The mythology of the successful tech startup usually involves a novel idea, a brilliant dropout and a grubby garage.
But Joseph Orozco, executive director of The Entrepreneurship Hatchery at the University of Toronto, says the reality is often much different.
“Not all entrepreneurs are brilliant misfits toiling away over stale pizza and cold coffee in makeshift spaces,” Orozco writes in a recent Globe and Mail op-ed.
“Many are researchers whose insight is to translate a scientific discovery into a product or service that meets a market need. And while academic laboratories may be ideal for hatching new ideas, they are often ill-equipped to nurture the resulting business through to maturity.”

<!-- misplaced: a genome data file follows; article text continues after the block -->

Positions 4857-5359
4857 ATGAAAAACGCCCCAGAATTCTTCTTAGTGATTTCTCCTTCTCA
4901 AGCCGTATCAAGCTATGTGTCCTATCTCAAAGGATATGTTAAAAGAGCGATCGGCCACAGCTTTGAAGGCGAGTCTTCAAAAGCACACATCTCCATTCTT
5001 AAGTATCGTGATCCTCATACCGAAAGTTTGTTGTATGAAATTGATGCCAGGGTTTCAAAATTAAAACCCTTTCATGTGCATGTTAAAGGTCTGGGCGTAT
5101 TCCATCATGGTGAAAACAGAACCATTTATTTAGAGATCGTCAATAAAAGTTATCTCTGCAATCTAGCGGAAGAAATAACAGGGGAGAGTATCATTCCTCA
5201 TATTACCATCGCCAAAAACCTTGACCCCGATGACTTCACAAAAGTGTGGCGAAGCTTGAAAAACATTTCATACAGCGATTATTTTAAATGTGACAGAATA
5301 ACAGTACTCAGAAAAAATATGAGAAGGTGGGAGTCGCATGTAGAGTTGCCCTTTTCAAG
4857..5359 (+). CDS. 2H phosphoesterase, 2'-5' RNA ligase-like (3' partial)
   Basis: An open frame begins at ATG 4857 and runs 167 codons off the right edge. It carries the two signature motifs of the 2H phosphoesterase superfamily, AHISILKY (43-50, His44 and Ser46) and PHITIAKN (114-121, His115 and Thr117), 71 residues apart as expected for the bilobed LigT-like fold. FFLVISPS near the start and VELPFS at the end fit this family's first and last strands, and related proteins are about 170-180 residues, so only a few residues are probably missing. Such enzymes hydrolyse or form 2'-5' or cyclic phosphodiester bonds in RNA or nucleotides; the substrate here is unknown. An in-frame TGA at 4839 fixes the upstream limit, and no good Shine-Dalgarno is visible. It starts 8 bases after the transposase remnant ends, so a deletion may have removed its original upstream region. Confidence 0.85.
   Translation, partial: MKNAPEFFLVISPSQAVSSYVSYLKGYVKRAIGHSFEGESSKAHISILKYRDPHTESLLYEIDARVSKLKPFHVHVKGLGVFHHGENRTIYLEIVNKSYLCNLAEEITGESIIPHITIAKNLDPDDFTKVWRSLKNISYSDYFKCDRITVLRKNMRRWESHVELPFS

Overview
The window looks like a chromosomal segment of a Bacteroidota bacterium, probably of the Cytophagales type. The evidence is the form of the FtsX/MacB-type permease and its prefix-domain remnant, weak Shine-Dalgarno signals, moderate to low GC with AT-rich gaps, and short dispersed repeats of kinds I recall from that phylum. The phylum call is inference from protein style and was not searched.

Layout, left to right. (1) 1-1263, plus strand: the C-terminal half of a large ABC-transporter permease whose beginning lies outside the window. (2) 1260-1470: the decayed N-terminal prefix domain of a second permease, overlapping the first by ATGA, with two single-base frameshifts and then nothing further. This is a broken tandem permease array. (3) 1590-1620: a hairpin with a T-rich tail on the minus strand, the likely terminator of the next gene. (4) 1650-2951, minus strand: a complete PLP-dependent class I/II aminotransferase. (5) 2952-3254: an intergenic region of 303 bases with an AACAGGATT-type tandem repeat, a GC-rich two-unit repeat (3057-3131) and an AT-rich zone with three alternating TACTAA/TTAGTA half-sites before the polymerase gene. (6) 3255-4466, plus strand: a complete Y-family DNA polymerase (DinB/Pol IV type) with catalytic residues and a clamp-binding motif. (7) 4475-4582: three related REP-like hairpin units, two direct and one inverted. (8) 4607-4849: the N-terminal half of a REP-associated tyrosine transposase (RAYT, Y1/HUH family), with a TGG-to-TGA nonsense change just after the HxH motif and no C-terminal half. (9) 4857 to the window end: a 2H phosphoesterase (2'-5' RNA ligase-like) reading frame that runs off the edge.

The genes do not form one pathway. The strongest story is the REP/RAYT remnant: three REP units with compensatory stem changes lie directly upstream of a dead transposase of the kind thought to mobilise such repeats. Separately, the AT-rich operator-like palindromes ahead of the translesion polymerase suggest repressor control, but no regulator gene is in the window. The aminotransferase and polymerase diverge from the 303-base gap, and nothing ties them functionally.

That's why U of T – among the North American leaders in producing research-based startups – is brimming with incubators and accelerators catering to different types of startups at various stages in their development.
They include the Hatchery, which this spring will move into the new Centre for Engineering Innovation and Entrepreneurship building on U of T’s downtown Toronto campus.
The new, state-of-the-art facility will provide space for budding entrepreneurs to build prototypes, demonstrate them to potential partners and funders, and network with more experienced startup founders.
“More than ever before, I hear from students that they want to take their careers into their own hands,” Orozco writes.
“I believe we have an obligation to give the next generation a quality place to start up: a bright, warm, clean space to spark fresh ideas and design their own futures.”